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Madisonville Council Passes Police Policy Changes


Madisonville's city council has enacted a pair of policy changes with regards to its police department.

The two new forms come after a group of residents demanded the city address concerns of racial profiling. Those same citizens are still not fully satisfied with what has happened.

"I think that we've addressed those demands that were addressed to us, that were given to us in a public forum setting," said Madisonville's mayor, Scott Singletary. "This is our addressing that demand."

Both forms are available for viewing through links at the bottom of this story.

The first item is a consent search form, which citizens will now have a chance to sign saying they refuse a consent search, which is their constitutional right.

A consent search happens when authorities ask to search a vehicle without probable cause that there is something inside implicating criminal activity. Of total searches in Madisonville last year, statistics from a report filed by the city show 80 percent were consent, a number well above the state average.

The other form approved by the council would, in the case of an arrest or detention, release a vehicle to another person instead of that vehicle being towed, which would tack on an added fee.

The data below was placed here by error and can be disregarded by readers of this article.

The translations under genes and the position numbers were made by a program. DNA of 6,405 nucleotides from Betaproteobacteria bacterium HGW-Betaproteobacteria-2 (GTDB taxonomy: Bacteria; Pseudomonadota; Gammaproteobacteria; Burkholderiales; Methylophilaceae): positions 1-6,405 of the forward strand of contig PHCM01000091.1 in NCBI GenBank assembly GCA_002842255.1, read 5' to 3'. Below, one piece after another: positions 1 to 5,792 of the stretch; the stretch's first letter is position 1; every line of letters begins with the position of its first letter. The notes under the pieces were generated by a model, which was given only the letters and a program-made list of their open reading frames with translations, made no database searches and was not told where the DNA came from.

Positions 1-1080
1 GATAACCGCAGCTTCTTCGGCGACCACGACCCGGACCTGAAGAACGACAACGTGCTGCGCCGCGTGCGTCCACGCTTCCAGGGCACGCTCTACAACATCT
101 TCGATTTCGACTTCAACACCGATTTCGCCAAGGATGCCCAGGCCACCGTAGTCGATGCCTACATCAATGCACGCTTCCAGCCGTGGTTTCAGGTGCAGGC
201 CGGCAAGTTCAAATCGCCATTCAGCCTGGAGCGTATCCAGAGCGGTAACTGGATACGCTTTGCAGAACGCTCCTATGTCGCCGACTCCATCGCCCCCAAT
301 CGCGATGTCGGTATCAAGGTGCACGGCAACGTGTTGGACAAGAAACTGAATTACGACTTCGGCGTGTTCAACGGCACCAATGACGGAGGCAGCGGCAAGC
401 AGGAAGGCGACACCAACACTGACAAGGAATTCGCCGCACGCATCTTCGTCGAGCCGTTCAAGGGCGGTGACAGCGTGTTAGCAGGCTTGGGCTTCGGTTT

In both cases, it is up to the officer on the scene to use discretion if the citizens are in a state capable of signing the form. For example, officers will not allow a drunk driver to sign off on the vehicle release form.

The dissenting two votes came because those councilmembers wanted more time to review the documents.

The Concerned Citizens of Madisonville group made the same request, saying they had only gotten a chance to look at the forms mere hours before the meeting. Representatives said they were not fully satisfied with the format of the documents, and that they were unhappy with not being consulted on the issue they had brought forward to the city.

Among the issues the group had with the consent form:

-Changing the title from "Voluntary Consent to Search" to include reference to a right to refusal in that title
-Check-off boxes to show consent to search or refusal
-A place for an officer to put their name and badge number
-Indication of the race of the person signing
-The location of the incident

Singletary said the documents were a step in the right direction, and that changes could be made in the future if needed.

Reaction from the activists ranged from outrage to some thankfulness for progress.

"The only thing I can say out of this is an old African saying, that in the court of chickens, only the roach never gets justice," said King Browning from the national American Civil Liberties Union, who came in from New York for the meeting.

"We can take some happiness that we have a consent search passed," said Kenavon Carter with HipHop Against Brutality, who has been working with the Concerned Citizens of Madisonville since their inception. "There still leaves a lot to be desired, and the statement today on behalf of the city council could have been a much more powerful statement."

Carter says the group will meet again soon to discuss the council's actions, and decide on the next steps.

Madisonville Police Chief George Sweetin did not comment on the changes, though he has denied his department is racially profiling.


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